The Historic Lerch Tavern
For the past 215 years a large gray stone building has stood stoically along a significant thoroughfare in western Berks County. The Lerch Tavern was erected in 1797 to the south of what was then called the Tulpehochen Road. A turnpike, named the Berks and Dauphin Turnpike and finished in 1817, replaced the Tulpehochen Road. Over time this popular commercial route became an important Berks County road, then the main street of the village of Wernersville, and finally an important state highway, Route 422. Now the building’s address is 182 West Penn Avenue, on the corner of Penn and South Elm Street, Wernersville.
Over those many years the building endured physical changes and various uses. For a significant period it was the Lerch Tavern, then it became a general store and later a private home. In its not-so-glamorous years it morphed into a two-family home, and then it housed various businesses. Sometime in the late 19th century, the exterior was altered significantly when a third floor mansard roof was added to the main building and to the attached stone kitchen.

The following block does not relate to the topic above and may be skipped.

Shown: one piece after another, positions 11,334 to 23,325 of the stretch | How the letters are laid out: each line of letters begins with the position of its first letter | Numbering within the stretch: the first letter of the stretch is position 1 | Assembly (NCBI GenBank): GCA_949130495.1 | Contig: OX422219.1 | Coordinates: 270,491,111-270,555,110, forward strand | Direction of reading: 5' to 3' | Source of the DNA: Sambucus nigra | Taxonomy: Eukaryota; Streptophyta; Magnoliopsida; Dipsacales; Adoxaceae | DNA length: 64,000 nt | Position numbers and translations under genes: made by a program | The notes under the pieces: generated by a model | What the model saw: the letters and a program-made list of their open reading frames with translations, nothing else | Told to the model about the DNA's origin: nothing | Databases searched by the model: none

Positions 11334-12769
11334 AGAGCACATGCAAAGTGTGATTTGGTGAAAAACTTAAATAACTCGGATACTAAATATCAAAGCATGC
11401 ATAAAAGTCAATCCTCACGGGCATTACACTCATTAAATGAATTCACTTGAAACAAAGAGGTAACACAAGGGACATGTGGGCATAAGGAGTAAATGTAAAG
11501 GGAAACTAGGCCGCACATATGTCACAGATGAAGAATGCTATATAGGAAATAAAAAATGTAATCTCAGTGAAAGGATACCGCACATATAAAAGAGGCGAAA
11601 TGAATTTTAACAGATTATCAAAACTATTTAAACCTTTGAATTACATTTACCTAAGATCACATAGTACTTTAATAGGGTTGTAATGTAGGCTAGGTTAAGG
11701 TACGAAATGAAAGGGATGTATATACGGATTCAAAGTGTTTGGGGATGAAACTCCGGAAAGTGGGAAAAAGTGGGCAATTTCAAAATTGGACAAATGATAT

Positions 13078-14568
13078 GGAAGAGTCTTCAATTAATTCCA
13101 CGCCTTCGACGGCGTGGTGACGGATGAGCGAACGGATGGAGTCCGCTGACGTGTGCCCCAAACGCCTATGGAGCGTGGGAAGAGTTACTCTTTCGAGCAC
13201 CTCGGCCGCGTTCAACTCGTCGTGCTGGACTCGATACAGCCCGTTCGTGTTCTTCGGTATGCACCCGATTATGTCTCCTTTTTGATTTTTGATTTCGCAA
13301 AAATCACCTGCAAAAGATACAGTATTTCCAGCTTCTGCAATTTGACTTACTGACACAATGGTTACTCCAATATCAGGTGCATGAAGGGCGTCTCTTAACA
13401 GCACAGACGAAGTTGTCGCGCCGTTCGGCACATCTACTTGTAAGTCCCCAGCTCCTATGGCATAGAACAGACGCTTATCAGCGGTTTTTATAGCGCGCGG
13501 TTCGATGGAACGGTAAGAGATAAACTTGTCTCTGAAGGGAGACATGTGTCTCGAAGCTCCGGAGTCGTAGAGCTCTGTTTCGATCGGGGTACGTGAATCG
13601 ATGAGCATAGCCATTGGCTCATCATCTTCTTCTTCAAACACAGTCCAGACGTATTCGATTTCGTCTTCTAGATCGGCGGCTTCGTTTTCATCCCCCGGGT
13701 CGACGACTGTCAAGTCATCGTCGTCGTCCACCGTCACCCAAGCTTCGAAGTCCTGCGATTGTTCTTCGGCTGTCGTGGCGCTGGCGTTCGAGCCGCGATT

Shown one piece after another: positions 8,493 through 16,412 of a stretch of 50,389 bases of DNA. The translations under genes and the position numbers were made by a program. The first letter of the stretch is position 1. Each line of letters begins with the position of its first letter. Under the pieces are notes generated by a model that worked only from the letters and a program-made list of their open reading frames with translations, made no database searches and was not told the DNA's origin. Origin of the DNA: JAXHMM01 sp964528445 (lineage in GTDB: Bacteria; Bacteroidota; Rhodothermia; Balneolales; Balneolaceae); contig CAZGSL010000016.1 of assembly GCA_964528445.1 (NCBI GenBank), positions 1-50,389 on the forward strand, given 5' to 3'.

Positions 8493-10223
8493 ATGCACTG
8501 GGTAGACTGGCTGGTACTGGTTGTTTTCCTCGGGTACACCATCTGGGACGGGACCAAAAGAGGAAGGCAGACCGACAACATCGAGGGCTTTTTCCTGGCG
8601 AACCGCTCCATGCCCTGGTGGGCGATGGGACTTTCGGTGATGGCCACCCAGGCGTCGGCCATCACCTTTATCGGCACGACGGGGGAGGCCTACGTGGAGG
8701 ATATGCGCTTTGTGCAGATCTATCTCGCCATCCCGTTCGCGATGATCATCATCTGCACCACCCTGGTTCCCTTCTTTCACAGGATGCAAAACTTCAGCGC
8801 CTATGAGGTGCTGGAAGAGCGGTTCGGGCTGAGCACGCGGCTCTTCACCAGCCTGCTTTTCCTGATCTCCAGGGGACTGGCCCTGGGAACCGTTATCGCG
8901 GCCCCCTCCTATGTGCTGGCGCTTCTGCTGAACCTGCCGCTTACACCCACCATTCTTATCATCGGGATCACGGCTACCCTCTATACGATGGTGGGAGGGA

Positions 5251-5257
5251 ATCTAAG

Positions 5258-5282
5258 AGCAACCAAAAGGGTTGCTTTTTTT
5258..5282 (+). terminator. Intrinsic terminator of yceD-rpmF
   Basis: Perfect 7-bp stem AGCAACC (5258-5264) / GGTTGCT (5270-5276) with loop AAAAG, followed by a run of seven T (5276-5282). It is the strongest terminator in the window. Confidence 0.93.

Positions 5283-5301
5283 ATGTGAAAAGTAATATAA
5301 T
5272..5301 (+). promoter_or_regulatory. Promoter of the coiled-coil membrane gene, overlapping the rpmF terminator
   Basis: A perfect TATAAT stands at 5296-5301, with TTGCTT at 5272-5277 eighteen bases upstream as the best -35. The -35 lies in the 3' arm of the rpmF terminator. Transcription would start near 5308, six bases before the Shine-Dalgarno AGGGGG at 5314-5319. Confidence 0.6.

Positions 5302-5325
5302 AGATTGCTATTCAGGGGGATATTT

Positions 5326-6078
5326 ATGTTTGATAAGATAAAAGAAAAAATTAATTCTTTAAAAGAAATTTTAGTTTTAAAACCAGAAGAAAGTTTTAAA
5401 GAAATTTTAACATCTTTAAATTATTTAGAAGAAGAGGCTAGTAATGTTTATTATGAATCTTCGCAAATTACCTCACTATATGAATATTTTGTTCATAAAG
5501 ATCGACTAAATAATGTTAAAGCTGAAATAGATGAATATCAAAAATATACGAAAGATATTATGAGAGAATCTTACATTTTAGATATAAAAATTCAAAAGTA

In 1976 a group of local residents saw the need to preserve area history and they also were keenly aware that the second oldest building in the Borough of Wernersville, the Lerch Tavern, would face eventual demolition. The Heidelberg Heritage Society was chartered and had the foresight to acquire this important old building.They understood that, with a lot of hard work and fund-raising, the restoration would provide the organization with an excellent location for Society meetings, historical programs, a museum, a research library, and even a landscaped yard with an herb garden. They met this challenge! It has now come to house, within its three floors, many treasures pertaining to the Heidelberg area of western Berks County. One of its unique missions is to be the repository of knowledge and artifacts from the important South Mountain resort era.
(Excerpt from The Lerch Tavern, 1797-1976. The Heidelberger, 2012 January).